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St Bartholomew, Sloley
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The north aisle is on the site of the original Norman church. The tower was built at its west end in the early part of the 14th century, and then the Black Death intervened. A century later, a vast clerestoried new church was built to the south of the old one, which was then demolished, and replaced with a new north aisle beyond an arcade. Finally, on the eve of the Reformation, a south aisle was added.
In the early part of the 19th century, St Bartholomew was refurnished, probably before the major restoration. The furnishings were considered good enough by the Victorians to remain, and so we are left with a good example of a pre-Tractarian plain and simple evangelical interior.
One of the remarkable things about Sloley font is its condition. It has been carefully repaired, but not much recut. No font I know has such characterful figures, such apparent movement. Simply, the people on the Sloley font look alive.The extra panel, facing east, is the Baptism of Christ. Look at the expression on the bearded Christ's face as the water is poured over him! Heading clockwise from the east, the panels represent ordination, matrimony (a deacon performing the ceremony), baptism (the infant about to be totally immersed), Mass (an odd one - the most repaired. Did the Priest originally face towards the altar?), confirmation (of a group of children, including infants), confession (in a shriving pew) and last rites, with quite a crowd around the bed!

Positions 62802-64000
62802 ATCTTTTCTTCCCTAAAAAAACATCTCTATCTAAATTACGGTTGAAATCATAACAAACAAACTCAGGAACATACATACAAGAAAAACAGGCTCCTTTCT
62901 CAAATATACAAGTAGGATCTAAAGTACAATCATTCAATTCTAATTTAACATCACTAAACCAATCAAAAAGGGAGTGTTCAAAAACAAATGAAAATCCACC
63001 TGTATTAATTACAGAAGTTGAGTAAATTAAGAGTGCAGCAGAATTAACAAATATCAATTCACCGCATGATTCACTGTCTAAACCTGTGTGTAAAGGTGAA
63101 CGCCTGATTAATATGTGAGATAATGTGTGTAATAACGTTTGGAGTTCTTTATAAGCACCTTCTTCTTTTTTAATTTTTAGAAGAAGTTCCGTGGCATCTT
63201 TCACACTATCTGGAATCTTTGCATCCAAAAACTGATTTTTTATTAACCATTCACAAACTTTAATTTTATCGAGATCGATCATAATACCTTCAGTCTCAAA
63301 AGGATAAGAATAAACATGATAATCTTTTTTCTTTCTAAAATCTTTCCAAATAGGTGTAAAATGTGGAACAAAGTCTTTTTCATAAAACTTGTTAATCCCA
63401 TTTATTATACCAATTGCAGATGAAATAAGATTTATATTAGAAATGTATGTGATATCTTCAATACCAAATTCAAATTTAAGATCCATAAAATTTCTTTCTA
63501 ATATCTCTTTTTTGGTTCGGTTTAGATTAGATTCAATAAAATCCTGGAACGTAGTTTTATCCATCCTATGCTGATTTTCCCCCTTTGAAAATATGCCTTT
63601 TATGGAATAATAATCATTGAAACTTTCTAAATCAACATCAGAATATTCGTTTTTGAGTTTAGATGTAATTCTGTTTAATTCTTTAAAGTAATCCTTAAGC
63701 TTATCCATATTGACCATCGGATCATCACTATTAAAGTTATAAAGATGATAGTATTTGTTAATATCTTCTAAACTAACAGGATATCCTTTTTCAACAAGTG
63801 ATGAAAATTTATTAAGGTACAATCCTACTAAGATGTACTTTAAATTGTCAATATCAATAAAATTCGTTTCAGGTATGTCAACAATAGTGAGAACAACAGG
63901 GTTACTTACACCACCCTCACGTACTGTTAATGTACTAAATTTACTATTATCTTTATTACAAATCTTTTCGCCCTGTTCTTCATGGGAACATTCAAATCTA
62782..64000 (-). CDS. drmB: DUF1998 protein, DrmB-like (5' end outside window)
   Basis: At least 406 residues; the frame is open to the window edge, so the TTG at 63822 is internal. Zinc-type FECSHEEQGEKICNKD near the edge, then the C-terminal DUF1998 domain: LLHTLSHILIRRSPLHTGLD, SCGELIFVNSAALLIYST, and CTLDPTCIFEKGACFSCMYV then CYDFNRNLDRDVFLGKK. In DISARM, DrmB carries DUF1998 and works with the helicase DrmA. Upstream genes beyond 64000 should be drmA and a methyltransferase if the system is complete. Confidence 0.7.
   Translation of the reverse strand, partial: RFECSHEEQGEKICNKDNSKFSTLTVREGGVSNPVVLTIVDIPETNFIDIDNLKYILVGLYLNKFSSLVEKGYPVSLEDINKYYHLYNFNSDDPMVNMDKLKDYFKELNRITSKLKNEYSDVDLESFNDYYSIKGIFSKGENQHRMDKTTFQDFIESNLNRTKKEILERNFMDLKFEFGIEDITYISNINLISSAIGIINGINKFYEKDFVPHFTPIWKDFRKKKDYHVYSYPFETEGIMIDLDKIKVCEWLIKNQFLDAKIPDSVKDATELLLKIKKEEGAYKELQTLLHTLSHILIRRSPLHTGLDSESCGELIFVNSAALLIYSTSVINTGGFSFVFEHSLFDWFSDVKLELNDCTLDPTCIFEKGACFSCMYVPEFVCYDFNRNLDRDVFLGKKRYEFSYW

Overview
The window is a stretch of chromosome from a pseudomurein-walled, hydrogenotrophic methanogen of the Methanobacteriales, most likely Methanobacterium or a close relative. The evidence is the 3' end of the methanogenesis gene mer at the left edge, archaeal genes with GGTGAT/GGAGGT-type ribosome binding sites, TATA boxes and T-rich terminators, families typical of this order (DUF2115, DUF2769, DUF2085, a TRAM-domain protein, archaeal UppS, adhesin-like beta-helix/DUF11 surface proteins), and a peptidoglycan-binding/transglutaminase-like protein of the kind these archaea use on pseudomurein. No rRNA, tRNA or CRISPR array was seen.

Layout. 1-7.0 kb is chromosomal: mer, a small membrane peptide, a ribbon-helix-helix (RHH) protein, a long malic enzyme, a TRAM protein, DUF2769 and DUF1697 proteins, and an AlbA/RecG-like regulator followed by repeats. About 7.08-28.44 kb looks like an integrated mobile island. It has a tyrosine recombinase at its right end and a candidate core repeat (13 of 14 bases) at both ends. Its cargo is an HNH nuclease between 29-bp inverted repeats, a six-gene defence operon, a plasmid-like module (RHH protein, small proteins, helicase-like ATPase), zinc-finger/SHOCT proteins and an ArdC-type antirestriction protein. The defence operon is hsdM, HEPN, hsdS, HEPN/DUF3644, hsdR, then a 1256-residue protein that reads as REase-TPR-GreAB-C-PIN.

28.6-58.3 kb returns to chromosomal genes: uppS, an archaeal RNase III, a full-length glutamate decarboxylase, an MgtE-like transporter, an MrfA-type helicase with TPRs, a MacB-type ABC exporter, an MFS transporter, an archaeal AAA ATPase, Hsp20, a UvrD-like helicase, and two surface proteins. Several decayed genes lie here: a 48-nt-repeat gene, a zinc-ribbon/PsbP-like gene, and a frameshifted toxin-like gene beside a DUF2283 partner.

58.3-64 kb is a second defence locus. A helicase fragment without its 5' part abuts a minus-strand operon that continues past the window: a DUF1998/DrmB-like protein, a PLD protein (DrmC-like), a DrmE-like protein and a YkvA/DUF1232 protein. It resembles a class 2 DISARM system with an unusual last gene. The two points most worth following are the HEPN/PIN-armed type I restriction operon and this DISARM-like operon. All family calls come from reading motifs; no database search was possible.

Almost every panel has a figure or two that delights, so full of character they are. I've presented some as details below the panels. Click on the images to see them enlarged.
The font is the star of the show, but there is some good early 20th century glass in the west window, and an inlay for a chalice brass in the south aisle. And, like all the churches in the Worstead benefice, Sloley is open every day. Also in common with the others, there is a second-hand bookstall at the back of the church. I don't know why, but Sloley's is by far the best; I spent nearly as much time sorting through the books as I did examining the font, and couldn't resist buying half a dozen, which was a little awkward as I was on my bike. During the course of the day I would be unable to resist buying a few elsewhere as well, returning to Ipswich that evening somewhat laden down.
In the early spring sunshine I sat outside on the bench and ate the sausage rolls I'd bought from the bakers on Norwich station, thinking to myself that there was nowhere on Earth I would rather be, for the moment at least.
Simon Knott, May 2005
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